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# How do run a loop until a condition exist

Posts: 7
I am working on making a counter for when a condition exists using the external encoders found in the Activity Bot kit. Currently a while(1) loop is used to monitor the condition of the encoder and adds a +1 while the encoder state is at 1, however this loop continues during the entire 1 state. Anyone run across a function or a concept that will only add 1 to a variable inside an endless loop during a transition from 1 to 0?

• Posts: 22,917
This is a common problem where you have two states and want to do something only when the state changes. You need another variable "oldState". This gets initialized to the encoder state just before the loop is started. In the loop, you read the encoder state into another variable "newState", then make decisions based on oldState and newState. At the end of the loop, you copy newState into oldState. During the loop you might have:

if (newState == 1) variableA += 1;

or:

if (newState == 0 and oldState == 1) variableB += 1;
• Posts: 7
Took me awhile but I got the code to work. So far i have tested 128, 256, and 512 "ticks" in the drive_goto call which resulted in 64, 128, and 256.

print("%c p26 LED Cnt = %d\n p26state LED Cnt = %d%c", HOME, encoderCount, pinState26new, CLREOL);
set_output(26, input(14));
set_output(27, input(15));
pinState26new = get_state(14);
{
if ( pinState26new == 1 && pinState26 ==0 )
{
encoderCount += 1;
}
pinState26 = get_state(14);

- Thanks!
• Posts: 22,917
Remember that you have to initialize pinState26 going into the loop
• Posts: 62
I would change the last line to pinState26 = pinState26new,
Your input might change between the first reading of it and the second.
--
Reinhardt
• Posts: 7
Mike Green wrote: »
Remember that you have to initialize pinState26 going into the loop

I'm new to programming so I may not understand the difference between initializing pinState26 first, the way the code is written currently the loop starts at the transition (to my understanding) of 1 from the encoder and asses the loop, when i tried both pin states before the loop the events of the transition from 1 to 0 was not recognized in the if statement, but I will play around with the code again.
rbehm wrote: »
I would change the last line to pinState26 = pinState26new,
Your input might change between the first reading of it and the second.

Thanks for the input, I will try pinState26 = pinState26new, although I didn't have any problems with the posted code I also didn't run tests using longer durations.
• Posts: 195
3snke wrote: »
Mike Green wrote: »
Remember that you have to initialize pinState26 going into the loop

I'm new to programming so I may not understand the difference between initializing pinState26 first, the way the code is written currently the loop starts at the transition (to my understanding) of 1 from the encoder and asses the loop, when i tried both pin states before the loop the events of the transition from 1 to 0 was not recognized in the if statement, but I will play around with the code again.
There's no loop structure or calling code shown, so I assume this is the content of your loop.
Each time through the loop you compare the 'new' (current) value with an old value. The first time through you don't have that old value, so you need to either compare with a default state, or by reading the pin once before you enter the loop.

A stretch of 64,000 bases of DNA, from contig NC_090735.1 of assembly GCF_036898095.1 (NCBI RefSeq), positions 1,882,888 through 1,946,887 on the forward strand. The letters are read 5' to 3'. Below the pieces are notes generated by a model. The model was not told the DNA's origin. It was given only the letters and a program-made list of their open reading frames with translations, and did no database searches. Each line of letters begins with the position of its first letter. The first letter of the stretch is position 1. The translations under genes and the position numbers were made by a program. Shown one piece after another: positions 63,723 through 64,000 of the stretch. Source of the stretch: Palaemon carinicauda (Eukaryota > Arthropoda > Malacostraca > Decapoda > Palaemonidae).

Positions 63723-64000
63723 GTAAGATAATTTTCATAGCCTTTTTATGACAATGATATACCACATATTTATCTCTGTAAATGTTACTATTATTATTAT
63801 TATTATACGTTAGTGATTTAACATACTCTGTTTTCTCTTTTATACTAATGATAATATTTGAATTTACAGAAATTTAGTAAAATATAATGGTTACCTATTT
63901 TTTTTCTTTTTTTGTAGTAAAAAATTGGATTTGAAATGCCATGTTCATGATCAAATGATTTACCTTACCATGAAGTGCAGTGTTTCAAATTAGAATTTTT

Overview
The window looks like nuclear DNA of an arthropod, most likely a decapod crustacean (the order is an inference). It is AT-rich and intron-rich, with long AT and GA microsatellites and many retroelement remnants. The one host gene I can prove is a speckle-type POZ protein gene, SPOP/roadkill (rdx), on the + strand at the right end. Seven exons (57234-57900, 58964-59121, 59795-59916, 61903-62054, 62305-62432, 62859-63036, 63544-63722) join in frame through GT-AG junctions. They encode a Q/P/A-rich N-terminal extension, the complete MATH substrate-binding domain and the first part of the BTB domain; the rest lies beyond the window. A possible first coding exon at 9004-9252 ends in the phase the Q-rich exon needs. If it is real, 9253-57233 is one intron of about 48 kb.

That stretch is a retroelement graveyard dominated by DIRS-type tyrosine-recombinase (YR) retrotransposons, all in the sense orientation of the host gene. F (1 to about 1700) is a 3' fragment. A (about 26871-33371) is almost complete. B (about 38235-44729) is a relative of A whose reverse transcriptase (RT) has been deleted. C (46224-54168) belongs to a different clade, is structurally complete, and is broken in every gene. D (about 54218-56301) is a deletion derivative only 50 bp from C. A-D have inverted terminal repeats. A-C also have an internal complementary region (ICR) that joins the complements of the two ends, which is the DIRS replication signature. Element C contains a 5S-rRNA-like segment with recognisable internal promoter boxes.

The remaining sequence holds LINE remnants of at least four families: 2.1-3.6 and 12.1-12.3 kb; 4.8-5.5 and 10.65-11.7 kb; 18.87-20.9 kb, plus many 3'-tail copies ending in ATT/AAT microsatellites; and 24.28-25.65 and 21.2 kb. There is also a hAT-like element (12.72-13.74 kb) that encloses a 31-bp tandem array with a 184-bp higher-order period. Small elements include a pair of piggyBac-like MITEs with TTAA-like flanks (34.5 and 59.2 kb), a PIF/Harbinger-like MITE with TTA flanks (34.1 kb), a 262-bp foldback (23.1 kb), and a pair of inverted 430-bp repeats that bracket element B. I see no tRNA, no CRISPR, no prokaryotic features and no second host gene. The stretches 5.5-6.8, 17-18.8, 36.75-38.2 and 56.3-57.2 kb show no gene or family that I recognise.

As pinState26 and pinState26new seem to be derived from the state of pin 14 you might want to reconsider your variable names. Better than naming them for a pin (which might change for a number of reasons) I would suggest a functional name, perhaps 'encoder'.

Then before entering the loop you either read the current pin state or set it to a default.
In the loop you read the current state, you perform your comparison and conditional action, update the storage variable, and then repeat.
Something like:
```encoder = get_state(14);   // initialise state variable
// loop starts here
while (1) {
print("%c p26 LED Cnt = %d\n p26state LED Cnt = %d%c", HOME, encoderCount, encoder, CLREOL);
set_output(26, encoder);
set_output(27, input(15));
encodernew = get_state(14);
{
if ( encodernew == 1 && encoder ==0 )
{
encoderCount += 1;
}
encoder = encodernew;
}
```

This loop doesn't appear to do much more than provide human readable output while passing some state from one pair of pins to another. I assume that at some point you'll want this count to be reported to other code?

Of course, on the Prop each Cog has two counter modules that can perform this logic for you. The POSEDGE detector mode with FRQx set to 1 would perform all the logic in this loop automatically, but you'd lose the pin state transfer (14 to 26, and 15 to 27) and the printing of state, which while helpful is quite time consuming, meaning some edges could be missed if the pulses are short enough.

With the counter set up, you could simply read the PHSx register inside the code that currently calls the loop, rather than tying up a Cog with this while loop and having to pass the results to another Cog.
3snke wrote: »
rbehm wrote: »
I would change the last line to pinState26 = pinState26new,
Your input might change between the first reading of it and the second.

Thanks for the input, I will try pinState26 = pinState26new, although I didn't have any problems with the posted code I also didn't run tests using longer durations.

An issue would occur if the pin changed state between any of the three separate times that you read pin 14 in the loop:
```print("%c p26 LED Cnt = %d\n p26state LED Cnt = %d%c", HOME, encoderCount, pinState26new, CLREOL);
set_output(26, input(14));      // <---- once; not so critical
set_output(27, input(15));
pinState26new = get_state(14);  // <----- twice; critical
{
if ( pinState26new == 1 && pinState26 ==0 )
{
encoderCount += 1;
}
pinState26 = get_state(14);     // <---- thrice; critical

```